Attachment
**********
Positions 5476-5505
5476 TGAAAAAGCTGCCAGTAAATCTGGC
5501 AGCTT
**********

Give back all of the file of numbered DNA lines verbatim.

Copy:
Positions 5476-5505
5476 TGAAAAAGCTGCCAGTAAATCTGGC
5501 AGCTT